I've recently learned some valuable tips about the best and safest times to go through the Cajas from Juan Munoz, a lifelong Cuenca resident, good friend, and guide with TerraDiversa. I'd like to pass on to you the info he shared.

Time of the year

The period from December through May is known as the "rainy season" in Ecuador. This is somewhat of a misnomer since there are rarely extended periods of rain or drought, so the dry season of June through November really means "less wet." Still, Juan says that from now until June you are much more likely to encounter inclement weather going through the mountains.

Time of the month

We are all aware the phases of the moon affect tides (witness the damage from tide surge in New Jersey when the recent hurricane hit that area during a full moon). Who knew the moon also impacts the cloud cover in the Cajas? Juan advised me that during the period from a half moon to full moon the skies in the mountains are much more likely to be clear.

So the absolute best time to go through the Cajas is during the dry season when the moon is half full to full, and worst is in the wet season from a new moon to half full.

None of this information is foolproof, of course. But I can verify from a recent trip the validity of Juan's advice. In early July Cynthia and I were returning to Cuenca from Guayaquil on the very last van that leaves at 7 PM, and quite frankly we dreaded what was ahead. It's bad enough running into fog during the day. At night you're looking at the possibility of three hours of white-knuckle terror.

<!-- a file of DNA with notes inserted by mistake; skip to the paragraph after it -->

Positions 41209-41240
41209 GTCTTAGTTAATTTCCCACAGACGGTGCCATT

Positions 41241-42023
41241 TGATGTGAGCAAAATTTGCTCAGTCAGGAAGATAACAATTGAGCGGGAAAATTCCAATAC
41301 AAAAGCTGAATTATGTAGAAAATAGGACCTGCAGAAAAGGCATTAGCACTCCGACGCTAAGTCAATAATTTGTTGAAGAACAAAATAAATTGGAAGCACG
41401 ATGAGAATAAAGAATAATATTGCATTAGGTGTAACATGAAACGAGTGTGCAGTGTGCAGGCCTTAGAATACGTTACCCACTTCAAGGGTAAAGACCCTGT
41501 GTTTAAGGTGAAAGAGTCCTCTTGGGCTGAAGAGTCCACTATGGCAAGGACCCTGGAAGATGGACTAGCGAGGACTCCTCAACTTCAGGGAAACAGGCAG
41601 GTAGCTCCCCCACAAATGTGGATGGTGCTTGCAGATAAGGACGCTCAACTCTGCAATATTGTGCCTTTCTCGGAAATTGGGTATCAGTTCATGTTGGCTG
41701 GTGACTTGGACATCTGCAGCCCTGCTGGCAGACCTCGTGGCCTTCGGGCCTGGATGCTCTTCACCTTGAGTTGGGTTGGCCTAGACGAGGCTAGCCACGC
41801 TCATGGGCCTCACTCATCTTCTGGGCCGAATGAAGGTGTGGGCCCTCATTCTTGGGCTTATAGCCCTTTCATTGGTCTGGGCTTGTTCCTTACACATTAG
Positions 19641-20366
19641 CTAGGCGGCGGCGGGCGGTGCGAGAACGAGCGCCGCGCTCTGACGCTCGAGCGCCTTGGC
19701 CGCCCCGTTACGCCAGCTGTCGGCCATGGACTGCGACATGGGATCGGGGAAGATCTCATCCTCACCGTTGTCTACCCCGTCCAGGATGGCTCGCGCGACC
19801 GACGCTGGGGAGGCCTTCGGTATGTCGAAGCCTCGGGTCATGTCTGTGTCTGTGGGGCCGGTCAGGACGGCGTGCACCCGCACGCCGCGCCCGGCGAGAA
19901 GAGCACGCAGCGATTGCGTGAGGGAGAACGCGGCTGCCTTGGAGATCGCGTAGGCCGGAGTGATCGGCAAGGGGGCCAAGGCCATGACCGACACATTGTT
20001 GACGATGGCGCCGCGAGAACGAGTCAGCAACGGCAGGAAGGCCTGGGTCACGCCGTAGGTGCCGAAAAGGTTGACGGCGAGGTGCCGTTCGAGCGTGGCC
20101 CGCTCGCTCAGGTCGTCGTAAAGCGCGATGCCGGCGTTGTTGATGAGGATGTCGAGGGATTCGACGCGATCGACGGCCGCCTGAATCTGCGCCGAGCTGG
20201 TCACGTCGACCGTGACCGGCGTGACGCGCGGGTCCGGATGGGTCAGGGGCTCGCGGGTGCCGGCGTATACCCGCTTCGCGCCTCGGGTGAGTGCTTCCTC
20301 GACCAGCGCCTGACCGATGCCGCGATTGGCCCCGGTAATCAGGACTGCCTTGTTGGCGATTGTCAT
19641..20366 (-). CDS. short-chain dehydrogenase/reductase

To our delight during the entire ride the sky was crystal clear with, yes, a full moon beaming down from above. The views of the mountains were absolutely magical.

We're heading back to the States this Thursday. I just checked the calendar. There's a new moon that night, and it's the beginning of the rainy season. Oof.

At least we'll be on the 7 AM van instead the 7 PM one. Fingers crossed.